“First, there is a lack of human resources. International productions raise the demand for local, specialized crews to an extent that local supply cannot cover. If one or two big international productions are being filmed in the country simultaneously, we already run out of experienced crews.
“So, we have contacted the ministries in charge, such as the Ministry of Education, and we try to run various training and retraining programs to allow new professionals into the industry and to have existing ones better specialized to cover big productions. Right now, we are preparing an education program in collaboration with the producers’ union,” reveals the EKOME chief.
Second, the country needs big film studios, which most high-end producers, such as Netflix, expect to find. Fortunately, two separate initiatives by Greek-American businessmen show promise for the creation of state-of-the-art studio infrastructure in Greece.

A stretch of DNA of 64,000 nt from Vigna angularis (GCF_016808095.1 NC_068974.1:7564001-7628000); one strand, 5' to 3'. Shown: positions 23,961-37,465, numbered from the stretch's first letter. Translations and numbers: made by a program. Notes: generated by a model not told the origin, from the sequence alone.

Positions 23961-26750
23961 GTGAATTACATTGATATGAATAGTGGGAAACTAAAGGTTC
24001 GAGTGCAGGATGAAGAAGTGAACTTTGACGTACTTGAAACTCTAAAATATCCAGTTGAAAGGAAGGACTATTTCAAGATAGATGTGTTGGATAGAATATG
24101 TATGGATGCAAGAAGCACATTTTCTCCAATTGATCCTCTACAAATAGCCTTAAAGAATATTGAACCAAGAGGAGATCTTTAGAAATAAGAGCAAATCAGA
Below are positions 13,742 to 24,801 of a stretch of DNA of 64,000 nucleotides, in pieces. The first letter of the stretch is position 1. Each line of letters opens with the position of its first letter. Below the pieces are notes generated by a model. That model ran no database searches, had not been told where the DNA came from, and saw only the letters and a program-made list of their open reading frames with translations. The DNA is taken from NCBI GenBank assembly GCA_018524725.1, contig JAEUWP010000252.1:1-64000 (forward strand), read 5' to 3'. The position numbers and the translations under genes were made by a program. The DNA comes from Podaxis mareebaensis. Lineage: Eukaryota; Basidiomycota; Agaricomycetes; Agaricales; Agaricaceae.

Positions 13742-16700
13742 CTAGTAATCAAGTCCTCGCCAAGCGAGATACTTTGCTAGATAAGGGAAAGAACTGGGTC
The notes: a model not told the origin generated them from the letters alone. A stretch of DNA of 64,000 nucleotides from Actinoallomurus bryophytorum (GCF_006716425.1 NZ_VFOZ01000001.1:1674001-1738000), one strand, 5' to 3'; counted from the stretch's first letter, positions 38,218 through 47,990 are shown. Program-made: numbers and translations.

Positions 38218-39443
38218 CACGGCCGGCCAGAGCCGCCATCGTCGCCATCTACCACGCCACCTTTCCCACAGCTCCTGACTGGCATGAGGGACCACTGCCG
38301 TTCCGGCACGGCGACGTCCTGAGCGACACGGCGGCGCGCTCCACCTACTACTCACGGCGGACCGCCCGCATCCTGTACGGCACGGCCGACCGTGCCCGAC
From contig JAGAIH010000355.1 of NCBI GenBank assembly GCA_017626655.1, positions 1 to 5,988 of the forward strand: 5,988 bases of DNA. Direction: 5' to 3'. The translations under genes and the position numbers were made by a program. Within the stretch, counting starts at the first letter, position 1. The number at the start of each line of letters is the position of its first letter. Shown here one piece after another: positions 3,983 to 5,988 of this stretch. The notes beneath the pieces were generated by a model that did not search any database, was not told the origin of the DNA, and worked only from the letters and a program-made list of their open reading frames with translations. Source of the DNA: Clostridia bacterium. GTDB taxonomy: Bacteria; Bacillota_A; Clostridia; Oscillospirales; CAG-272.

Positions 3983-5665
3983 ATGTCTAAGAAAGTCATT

The setup of the Thessaloniki branch of Bulgaria’s Nu Boyana Studios, headed by Millennium and John Kalafatis, is already underway, as announced last year. Then there is the Mirkopoulos family, owners of Cine Space Studios in Toronto and Chicago, who had also declared an interest in building studios in Athens.
“The construction of big filming studios would definitely skyrocket Greece as a filming destination, like we saw it happen in other CEE countries such as Romania, Bulgaria, Hungary and Czech Republic,” Kouanis notes.
Last but not least, EKOME is planning to start operating film offices across Greece, charged with facilitating the filming process in any given region. The necessary funding has been secured and is awaiting a double legislation act to become effective from two respective ministries, which will acknowledge film offices as entities and allow for fast track licensing.